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Is it acceptable to pair "portray" with "to be"? As in

The novel portrays life to be a...

Would it be better to use as?

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Either is fine. Perhaps it depends on context. What do you find disconcerting about the use of to be? –  coleopterist Oct 14 '12 at 19:53
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You're perhaps equating portray with illustrates (where "A illustrates X to be Y" is unlikely), rather than, say, show, where "A shows X to be Y" is unexceptional. To some extent, I share your misgivings - which shows the question to have substance, but certainly doesn't portray it to be substantial, imho. –  FumbleFingers Oct 14 '12 at 19:57
    
It seems logical now. The point about "showing" made it clear to me –  matt3141 Oct 14 '12 at 20:01
    
possible duplicate of I think him to be about 50 or I think he is about 50? –  FumbleFingers Oct 14 '12 at 23:28
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...I think the central issue in this question is the matter of verbs for actions which somehow "reify/actualise" their subject matter. If you show/think/?portray X to be Y, you're "creating" a new X (or a new truth about X), where to show X as Y just shows the existing X in a novel way –  FumbleFingers Oct 14 '12 at 23:37
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2 Answers

up vote 5 down vote accepted

You can certainly get away with "portray to be", but it's klunky to my ear.

"Portray" and "illustrate", as well as "depict", "paint", "draw", "limn", "sketch", all retain something of their origin in creating a picture. (So, for that matter, does "picture" itself as a verb.)

How many of these would you use with to be? I would use as with all of them.

But of course these things evolve. "Imagine" once belonged this semantic club, and still maintains a sort of emeritus membership in it; but it rarely visits, preferring to spend its time in the company of tonier words like "conceive", "perceive" and "discern", which couple freely with be.

Perhaps "portray" will move there, too. You get a vote.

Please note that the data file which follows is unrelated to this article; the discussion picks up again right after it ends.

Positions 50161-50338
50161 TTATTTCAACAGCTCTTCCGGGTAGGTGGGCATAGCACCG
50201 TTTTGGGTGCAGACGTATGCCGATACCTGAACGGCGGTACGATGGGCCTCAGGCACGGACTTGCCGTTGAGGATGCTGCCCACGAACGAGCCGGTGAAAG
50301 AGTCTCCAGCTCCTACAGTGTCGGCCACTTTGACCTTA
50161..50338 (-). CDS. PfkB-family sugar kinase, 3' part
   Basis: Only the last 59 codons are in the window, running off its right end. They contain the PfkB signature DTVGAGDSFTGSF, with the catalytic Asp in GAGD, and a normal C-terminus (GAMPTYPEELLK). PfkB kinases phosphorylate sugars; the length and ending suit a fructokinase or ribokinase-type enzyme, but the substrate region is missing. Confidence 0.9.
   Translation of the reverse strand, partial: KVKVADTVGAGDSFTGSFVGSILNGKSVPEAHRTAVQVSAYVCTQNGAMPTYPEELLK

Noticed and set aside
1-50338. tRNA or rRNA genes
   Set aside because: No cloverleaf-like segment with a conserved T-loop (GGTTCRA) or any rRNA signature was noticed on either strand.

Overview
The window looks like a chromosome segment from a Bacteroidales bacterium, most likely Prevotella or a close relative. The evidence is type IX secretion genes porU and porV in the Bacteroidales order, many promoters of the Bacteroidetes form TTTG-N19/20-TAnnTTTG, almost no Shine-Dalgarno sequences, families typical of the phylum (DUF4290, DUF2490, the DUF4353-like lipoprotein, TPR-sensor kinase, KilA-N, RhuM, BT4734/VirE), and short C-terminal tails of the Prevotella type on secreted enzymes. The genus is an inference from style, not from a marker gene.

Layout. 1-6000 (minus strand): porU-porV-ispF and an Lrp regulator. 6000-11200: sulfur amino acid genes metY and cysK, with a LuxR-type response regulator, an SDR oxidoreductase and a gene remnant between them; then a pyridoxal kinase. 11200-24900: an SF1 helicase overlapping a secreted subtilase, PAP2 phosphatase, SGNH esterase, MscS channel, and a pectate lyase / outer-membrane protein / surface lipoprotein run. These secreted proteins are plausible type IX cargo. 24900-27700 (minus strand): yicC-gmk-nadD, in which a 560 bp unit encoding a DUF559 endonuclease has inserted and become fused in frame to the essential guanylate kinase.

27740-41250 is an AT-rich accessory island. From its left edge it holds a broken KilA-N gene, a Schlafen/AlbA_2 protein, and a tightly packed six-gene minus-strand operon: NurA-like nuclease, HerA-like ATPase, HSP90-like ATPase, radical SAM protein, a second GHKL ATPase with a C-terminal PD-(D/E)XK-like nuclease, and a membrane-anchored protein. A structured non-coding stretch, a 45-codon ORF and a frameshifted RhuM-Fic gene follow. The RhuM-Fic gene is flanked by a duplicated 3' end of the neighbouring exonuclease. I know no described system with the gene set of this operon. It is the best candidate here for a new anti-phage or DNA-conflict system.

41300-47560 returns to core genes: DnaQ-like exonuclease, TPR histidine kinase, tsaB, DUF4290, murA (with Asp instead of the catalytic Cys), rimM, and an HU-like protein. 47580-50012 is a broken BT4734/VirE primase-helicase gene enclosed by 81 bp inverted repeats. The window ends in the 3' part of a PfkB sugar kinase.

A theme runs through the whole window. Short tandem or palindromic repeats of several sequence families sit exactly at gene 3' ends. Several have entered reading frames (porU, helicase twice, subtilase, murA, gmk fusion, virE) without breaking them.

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May I suggest that what is actually being asked, or should be asked, is just how the choices will "play" within the realm of literary license.

Yes, it is probably true that your natural inclination is to use the (subtler), portray...to be, perhaps for no other reason than provincial aspects of your upbringing and associations. But, whether or not such is the case (most people would usually not be aware...) your natural (original/native) inclination seems to prefer the more complex usage: also, incidentally, the one with more, and more dynamic, literary potential.

On the one hand, portray...as... and portray...to be..., in the more or less strictly-present-tense setting, can can be deemed as (or deemed to be) more or less equivalents, with only nuanced difference, the distinction being that the "as" version is most affirmatively in present tense while the "to be" version is...no, I meant to say, would be also in present tense but in a more "infinitive", more anticipatory sense. To declare in the former manner would be affirmatively stating a known fact; while the latter imparts more so the possibility, as opposed to the actuality, of a present fact. It is kind of like asking the difference, what is distinctive, respectively, as between saying "I do that" and saying "I'd do that."

Enter now the additional prospective interpretation of your (own), portray...to be... version: where the present tense predicate (portray) refers to a future object (life to be [meaning: a condition of life as it will be but now is not; or a life not yet in existence]). As you can see, the infinitive (to be) usage does seem to open more possibilities, so could be seen as "giving license" to a greater range of possibility for literary and dramatic effect.

So whichever your choice becomes lies largely on your, and its, intended meaning and impact; as well as on the envisaged reader who will be impacted--that and the plot and theme, if a work of fiction or as otherwise applicable.

Probably best will turn out to be your own first instinct--make it your writing: revealing--not concealing--yourself (yes, even if a person given to dramatic expression...such as, for example, many of "southerner" persuasion or background), as opposed to attempting to adhere to an artifical standard for the sake of supposed (but not actual) grammatical perfection.

Note to moderator-- Here, because there exists no specific, partinent rhetorical precedent or guideline, "research" can only be a matter of personal experience and expertise; and of the ability to sense when mentoring, as opposed to instructing, is the real response being sought. Note to moderator/host--this post is generated by user 28414. Please reattribute to that user, not 28548. There appears to be glitches in logging on to this site. That and problematic edit processing by server. Thank you., User LEX

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A witty parody; it reminds me of Graves' description of the ollamh's satiric technique. But why, lex, do you abandon your former screenname? –  StoneyB Oct 16 '12 at 13:10
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